The U.S. Drug Enforcement Administration is warning Georgia not to move forward with its plan to become the first state to allow pharmacies to distribute medical marijuana.
DEA officials told pharmacies that dispensing medical marijuana would violate federal law. The Georgia Access to Medical Cannabis Commission, which oversees the state’s medical marijuana industry, said it cannot override the federal ban despite state law allowing pharmacies to sell the products.
The Georgia Board of Pharmacy began accepting applications in October for pharmacies to dispense marijuana products. Licenses have already been issued to 23 independent pharmacies in the Peach State.
The state wants pharmacists to be allowed to continue providing consultations for medical cannabis products as they do with other medication, The Georgia Access to Medical Cannabis Commission’s executive director Andrew Turnage told The Atlanta Journal-Constitution.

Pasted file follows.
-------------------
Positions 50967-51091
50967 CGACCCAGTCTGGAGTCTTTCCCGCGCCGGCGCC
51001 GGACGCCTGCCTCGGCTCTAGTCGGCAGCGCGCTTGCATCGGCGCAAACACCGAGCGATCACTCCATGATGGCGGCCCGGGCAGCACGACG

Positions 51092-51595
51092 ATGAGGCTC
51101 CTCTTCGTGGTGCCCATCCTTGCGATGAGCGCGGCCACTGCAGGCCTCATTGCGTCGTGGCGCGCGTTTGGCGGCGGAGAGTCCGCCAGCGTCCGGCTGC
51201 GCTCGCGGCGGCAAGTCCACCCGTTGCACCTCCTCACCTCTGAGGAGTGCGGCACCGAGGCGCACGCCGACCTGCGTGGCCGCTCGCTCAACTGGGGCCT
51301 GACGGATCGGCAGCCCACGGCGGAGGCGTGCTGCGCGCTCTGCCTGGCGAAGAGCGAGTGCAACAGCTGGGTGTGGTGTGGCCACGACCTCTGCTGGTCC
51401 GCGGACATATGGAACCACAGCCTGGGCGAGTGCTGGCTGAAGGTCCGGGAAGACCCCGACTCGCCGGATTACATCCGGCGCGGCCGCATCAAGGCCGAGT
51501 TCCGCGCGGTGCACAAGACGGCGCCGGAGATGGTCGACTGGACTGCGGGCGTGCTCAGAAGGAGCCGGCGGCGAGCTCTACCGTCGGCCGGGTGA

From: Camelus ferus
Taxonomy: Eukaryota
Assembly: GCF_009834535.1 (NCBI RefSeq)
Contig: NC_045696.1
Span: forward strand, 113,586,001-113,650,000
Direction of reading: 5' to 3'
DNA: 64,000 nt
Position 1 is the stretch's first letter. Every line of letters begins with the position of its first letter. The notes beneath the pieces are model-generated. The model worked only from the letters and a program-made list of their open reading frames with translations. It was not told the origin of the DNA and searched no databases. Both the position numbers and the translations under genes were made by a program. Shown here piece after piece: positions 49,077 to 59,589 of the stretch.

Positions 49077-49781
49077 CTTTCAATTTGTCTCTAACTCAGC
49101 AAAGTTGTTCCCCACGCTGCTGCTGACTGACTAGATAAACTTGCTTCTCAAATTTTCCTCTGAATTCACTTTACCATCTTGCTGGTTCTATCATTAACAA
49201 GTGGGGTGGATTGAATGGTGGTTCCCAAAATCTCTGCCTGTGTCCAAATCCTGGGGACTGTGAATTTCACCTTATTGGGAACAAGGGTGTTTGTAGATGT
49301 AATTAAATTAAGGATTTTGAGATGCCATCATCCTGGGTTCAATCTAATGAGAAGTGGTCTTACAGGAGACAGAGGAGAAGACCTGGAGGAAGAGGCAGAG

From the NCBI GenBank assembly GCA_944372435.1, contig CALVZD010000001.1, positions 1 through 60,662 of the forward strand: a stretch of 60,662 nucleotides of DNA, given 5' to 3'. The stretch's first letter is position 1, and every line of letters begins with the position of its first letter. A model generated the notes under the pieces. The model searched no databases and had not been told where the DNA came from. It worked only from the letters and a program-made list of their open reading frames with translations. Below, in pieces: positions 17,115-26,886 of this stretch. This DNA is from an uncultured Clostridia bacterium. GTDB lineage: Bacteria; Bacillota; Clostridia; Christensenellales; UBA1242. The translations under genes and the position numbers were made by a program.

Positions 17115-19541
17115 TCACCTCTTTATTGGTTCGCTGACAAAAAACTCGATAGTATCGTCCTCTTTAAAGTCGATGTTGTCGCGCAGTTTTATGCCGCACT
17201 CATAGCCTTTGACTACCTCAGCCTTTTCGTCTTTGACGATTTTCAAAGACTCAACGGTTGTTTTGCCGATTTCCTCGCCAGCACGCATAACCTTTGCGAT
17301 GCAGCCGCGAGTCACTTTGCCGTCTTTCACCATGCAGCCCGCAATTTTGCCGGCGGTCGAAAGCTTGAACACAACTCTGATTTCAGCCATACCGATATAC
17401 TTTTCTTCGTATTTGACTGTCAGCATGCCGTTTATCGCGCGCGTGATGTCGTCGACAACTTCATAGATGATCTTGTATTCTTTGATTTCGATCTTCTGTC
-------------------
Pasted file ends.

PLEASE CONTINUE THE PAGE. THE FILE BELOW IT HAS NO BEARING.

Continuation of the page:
The DEA said in a memo sent to pharmacies that none of them can lawfully possess, handle or dispense marijuana or related products containing more than 0.3% tetrahydrocannabinol, the psychoactive chemical known as THC that gives people a high.
The DEA memo was published online by the group Smart Approaches to Marijuana, which opposes marijuana legalization.